“However, the previously-announced plans to freeze income tax bands during a time when we are seeing rampant inflation and decent wage growth means that many people will still ultimately be faced with paying more tax. It’s not quite the giveaway the Government is proclaiming for the average worker, as many people will still find themselves pushed into the higher rate tax brackets due to thresholds remaining frozen.
“The move to cut the 45% rate of income tax makes the anomaly of the personal allowance taper for those earning more than £100,000 even stranger. This tax rule means that those earning over £100,000 lose their tax-free allowance at a rate of £1 for every £2 earned over the threshold. It brings in an effective 60% tax rate for earnings between £100,000 and £125,140. If the Government has its eyes firmly set on tax simplification and a streamlined system, this must surely be on the table for reform in the future.”
“Alongside the cuts to income tax rates comes a slashing of dividend tax rates. The Government had previously announced that the increased dividend rates we’ve seen this year were going to be cut back to their old levels, but the new Chancellor has also now abolished the highest rate of dividend tax too. It means that an additional rate taxpayer who paid 39.35% tax on their dividends this year will now see that drop to just 32.5% from next year.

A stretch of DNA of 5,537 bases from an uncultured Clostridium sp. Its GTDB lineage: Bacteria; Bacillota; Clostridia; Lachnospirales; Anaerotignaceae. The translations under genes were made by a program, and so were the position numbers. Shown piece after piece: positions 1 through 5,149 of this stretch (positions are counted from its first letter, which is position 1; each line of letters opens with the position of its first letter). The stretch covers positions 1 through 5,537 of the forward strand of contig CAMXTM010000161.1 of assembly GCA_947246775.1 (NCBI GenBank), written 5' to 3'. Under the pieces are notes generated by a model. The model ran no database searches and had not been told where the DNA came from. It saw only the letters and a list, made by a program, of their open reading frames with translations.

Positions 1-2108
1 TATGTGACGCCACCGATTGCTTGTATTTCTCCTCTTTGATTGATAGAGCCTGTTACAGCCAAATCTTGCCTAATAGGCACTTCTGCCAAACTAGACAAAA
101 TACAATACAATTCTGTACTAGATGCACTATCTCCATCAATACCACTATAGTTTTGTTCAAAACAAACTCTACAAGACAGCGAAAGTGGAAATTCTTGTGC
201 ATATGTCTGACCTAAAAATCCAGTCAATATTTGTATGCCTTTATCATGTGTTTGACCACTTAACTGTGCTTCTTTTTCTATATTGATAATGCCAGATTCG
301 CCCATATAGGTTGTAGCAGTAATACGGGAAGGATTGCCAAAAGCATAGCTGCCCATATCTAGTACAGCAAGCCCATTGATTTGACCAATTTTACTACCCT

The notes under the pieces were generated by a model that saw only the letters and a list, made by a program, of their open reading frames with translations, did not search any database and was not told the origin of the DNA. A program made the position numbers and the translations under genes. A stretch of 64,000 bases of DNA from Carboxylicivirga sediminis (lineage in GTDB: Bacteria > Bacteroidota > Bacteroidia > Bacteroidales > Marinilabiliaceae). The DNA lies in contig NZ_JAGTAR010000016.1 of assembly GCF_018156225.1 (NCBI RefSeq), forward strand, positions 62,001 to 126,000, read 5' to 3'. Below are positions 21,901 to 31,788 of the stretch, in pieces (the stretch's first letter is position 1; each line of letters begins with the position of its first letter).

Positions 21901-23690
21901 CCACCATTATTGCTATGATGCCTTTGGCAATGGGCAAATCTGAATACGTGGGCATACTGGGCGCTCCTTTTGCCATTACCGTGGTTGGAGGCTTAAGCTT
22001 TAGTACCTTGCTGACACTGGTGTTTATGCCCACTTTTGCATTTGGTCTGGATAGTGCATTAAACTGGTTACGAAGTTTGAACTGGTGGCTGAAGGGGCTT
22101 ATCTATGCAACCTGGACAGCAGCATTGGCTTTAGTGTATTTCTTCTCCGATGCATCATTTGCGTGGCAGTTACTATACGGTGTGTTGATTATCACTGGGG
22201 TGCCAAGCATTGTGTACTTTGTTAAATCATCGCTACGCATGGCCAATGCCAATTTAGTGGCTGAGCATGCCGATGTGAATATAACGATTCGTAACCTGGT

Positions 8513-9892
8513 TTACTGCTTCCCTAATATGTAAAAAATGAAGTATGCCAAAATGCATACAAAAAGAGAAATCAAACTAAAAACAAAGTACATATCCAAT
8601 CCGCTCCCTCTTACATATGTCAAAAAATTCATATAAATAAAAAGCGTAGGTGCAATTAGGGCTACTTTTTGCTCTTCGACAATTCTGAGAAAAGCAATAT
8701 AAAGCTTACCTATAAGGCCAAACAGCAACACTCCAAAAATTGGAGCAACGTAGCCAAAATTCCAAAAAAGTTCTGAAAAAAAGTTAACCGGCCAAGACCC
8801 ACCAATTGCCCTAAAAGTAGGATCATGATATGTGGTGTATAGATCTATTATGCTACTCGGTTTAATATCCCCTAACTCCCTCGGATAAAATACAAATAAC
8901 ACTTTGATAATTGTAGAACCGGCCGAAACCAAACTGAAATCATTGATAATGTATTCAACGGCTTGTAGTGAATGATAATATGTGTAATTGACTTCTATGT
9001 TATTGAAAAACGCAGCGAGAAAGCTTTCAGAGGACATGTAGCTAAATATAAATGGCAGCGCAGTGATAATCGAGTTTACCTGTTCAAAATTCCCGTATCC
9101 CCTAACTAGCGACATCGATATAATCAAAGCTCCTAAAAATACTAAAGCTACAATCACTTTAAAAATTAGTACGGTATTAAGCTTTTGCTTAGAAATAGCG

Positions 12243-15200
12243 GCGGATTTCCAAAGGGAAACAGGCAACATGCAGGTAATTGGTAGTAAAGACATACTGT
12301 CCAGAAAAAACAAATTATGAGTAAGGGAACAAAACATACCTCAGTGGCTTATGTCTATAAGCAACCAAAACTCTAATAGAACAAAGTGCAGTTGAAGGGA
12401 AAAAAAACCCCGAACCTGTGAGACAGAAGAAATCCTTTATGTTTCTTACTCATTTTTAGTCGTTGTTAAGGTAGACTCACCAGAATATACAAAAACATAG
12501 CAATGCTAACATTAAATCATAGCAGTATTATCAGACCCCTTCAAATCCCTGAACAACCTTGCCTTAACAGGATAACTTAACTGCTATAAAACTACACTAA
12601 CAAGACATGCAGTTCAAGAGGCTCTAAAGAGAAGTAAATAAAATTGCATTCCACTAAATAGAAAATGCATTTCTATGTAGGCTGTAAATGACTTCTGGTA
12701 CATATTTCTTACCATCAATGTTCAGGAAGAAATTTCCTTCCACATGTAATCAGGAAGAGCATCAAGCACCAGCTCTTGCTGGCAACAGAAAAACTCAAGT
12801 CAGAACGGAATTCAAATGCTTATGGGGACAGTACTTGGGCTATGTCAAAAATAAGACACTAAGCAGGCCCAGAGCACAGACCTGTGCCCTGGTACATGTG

“The changes to income tax rates have also handed more taxpayers a £500 tax break on their savings. Currently those earning over £150,000 a year are not eligible for any tax-free allowance on their savings income, under the Personal Savings Allowance. However, the move to abolish the additional rate band means that those individuals will now be entitled to get the first £500 of their savings income tax free. This will save additional rate taxpayers up to £225 a year.”
Stamp duty reform
“For any first-time buyer struggling to get on the housing ladder, today’s tax cut will be a bright spot of good news in their difficult quest to buy their first home. The Government says the move will save a first-time buyer up to £11,250 in tax – but this is in comparison to a non-first-time buyer under the current system. In reality the move has handed first-time buyers an additional £6,250 tax break when compared to the current system. This is money they can now put towards a deposit.